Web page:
Risks of corruption exist in all phases of the procurement procedure and in all areas; therefore, regardless of certain improvements that were brought with the latest amendments to the law, it is necessary to further strengthen anti-corruption mechanisms, as contracting authorities have said.
Institute Alternative has conducted a research about the attitudes of the contracting authorities, within the project “Civil Society and Citizens against Corruption in Public Procurement” supported by the Embassy of the Kingdom of the Netherlands. The research was conducted based on the questionnaire which was distributed to all public procurement officials on the national and local level as well as the meeting held with them at the end of February.
Most proposals for improvement of the legal framework were related to the need to shorten the duration of the procedure, to the deadlines for the filing of complaints and the time for deciding on appeals. Public procurement official suggested, among other things, that at least half the members of the commission for opening and evaluating tenders should have passed the exam for working in public procurement. There are also proposals on the need for financial incentives for officers as well for the members of the Committee for opening and evaluation of bids because of the amount of the responsibility that this work carries with it.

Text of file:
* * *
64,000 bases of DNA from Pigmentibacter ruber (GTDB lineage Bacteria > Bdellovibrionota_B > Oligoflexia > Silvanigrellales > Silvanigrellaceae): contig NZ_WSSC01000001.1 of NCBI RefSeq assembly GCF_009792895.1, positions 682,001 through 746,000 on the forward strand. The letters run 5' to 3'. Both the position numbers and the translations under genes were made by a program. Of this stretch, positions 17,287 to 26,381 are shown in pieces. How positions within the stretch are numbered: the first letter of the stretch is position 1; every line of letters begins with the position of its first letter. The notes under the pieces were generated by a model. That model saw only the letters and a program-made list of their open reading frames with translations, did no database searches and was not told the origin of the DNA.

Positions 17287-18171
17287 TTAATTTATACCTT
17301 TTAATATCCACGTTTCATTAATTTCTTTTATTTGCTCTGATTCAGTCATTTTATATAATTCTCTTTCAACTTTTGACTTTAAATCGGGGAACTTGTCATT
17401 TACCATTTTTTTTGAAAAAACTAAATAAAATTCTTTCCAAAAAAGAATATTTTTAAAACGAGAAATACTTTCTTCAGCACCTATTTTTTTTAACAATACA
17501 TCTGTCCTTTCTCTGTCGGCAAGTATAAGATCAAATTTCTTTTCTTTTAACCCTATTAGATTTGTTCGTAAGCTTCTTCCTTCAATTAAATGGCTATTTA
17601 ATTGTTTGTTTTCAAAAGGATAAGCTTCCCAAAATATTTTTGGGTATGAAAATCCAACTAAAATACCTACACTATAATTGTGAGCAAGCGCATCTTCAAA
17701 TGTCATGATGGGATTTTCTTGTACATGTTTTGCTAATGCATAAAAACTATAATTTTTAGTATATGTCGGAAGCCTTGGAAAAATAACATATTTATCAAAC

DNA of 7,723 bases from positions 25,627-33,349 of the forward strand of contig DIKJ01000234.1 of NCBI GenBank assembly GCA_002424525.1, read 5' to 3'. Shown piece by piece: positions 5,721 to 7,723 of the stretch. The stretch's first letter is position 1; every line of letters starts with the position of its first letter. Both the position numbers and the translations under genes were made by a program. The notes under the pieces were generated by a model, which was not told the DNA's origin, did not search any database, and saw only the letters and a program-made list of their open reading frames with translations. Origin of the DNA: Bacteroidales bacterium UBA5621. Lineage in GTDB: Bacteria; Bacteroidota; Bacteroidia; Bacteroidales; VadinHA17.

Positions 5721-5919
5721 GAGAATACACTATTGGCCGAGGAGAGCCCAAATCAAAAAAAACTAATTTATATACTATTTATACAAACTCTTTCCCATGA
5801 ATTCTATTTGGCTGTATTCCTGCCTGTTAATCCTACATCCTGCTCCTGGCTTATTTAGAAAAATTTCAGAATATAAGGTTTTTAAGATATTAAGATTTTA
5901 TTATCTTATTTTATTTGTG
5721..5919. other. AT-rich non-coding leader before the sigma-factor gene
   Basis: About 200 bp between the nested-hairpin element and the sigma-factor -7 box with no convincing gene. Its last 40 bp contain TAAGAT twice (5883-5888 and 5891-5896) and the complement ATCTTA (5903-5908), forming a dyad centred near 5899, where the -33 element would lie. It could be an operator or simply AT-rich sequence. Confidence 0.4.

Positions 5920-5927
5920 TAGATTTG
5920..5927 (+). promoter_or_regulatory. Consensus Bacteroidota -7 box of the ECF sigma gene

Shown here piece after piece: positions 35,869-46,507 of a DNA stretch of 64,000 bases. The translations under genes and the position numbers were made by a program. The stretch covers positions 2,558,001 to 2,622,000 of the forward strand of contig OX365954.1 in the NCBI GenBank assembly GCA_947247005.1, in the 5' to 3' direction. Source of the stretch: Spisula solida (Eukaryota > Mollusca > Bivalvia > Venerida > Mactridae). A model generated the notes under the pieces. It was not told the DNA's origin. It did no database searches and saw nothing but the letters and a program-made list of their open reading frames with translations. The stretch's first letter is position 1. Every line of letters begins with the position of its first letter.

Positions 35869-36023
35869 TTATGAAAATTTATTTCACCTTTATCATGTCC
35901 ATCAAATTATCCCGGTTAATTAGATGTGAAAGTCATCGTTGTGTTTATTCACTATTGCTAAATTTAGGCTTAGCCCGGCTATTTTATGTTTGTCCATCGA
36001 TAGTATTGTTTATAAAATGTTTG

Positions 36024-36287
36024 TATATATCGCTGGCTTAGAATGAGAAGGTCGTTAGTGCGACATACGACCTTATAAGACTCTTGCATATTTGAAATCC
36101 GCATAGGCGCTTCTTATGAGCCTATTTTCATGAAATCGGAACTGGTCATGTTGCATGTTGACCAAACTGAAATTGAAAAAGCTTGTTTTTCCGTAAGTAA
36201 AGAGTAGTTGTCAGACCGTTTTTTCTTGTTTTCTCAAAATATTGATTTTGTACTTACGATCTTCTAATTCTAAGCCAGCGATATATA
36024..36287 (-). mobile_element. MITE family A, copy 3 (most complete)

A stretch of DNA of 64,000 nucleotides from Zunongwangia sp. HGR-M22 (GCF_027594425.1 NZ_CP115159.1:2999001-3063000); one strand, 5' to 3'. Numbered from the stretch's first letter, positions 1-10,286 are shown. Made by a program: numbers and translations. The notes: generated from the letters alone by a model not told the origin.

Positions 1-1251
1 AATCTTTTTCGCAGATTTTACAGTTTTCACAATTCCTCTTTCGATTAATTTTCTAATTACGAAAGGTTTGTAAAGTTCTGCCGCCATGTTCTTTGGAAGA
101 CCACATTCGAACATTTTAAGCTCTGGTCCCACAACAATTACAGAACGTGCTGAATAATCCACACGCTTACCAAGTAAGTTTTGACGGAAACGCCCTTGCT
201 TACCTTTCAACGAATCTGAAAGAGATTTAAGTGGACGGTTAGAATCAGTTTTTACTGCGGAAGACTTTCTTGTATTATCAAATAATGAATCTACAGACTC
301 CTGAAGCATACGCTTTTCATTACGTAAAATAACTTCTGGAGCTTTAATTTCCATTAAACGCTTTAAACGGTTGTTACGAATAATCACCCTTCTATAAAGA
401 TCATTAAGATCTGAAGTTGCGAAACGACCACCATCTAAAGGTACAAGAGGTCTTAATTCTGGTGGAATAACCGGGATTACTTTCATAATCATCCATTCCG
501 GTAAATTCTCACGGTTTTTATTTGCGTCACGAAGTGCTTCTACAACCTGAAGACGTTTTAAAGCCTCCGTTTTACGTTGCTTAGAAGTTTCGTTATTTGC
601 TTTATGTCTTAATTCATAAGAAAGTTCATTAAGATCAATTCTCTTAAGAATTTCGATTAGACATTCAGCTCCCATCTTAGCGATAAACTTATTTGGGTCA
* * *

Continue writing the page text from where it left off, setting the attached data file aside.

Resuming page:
Public procurement officials interprete differently the negligible number of criminal charges for corruption in public procurement, from the attitudes that it is due disinterest for processing the filed reports or the inability to prove the guilt as well as the fear of the possible consequences of such an act. There are also views that there is no corruption, or that such (non) treatment exists due to the fact that the legal mechanisms prevent the corruption.
All phases of the procurement procedure and all purchases of high value are subjected to corruption, and corruption is more dependent on the susceptibility of the parties, and not of the public procurement field, as officials believe. The areas that are particularly subjected for corruption, officials state the construction, healthcare, defense and security.
Although additional changes to the conditions of the basic contract create enormous scope for corruption and must be controlled and approved by the Public Procurement Office, this is not adequately regulated by the Law, since officials were not able to give us accurate answers to the question of whether the annexes are published or not, nor to question who keep records on misdemeanor liability.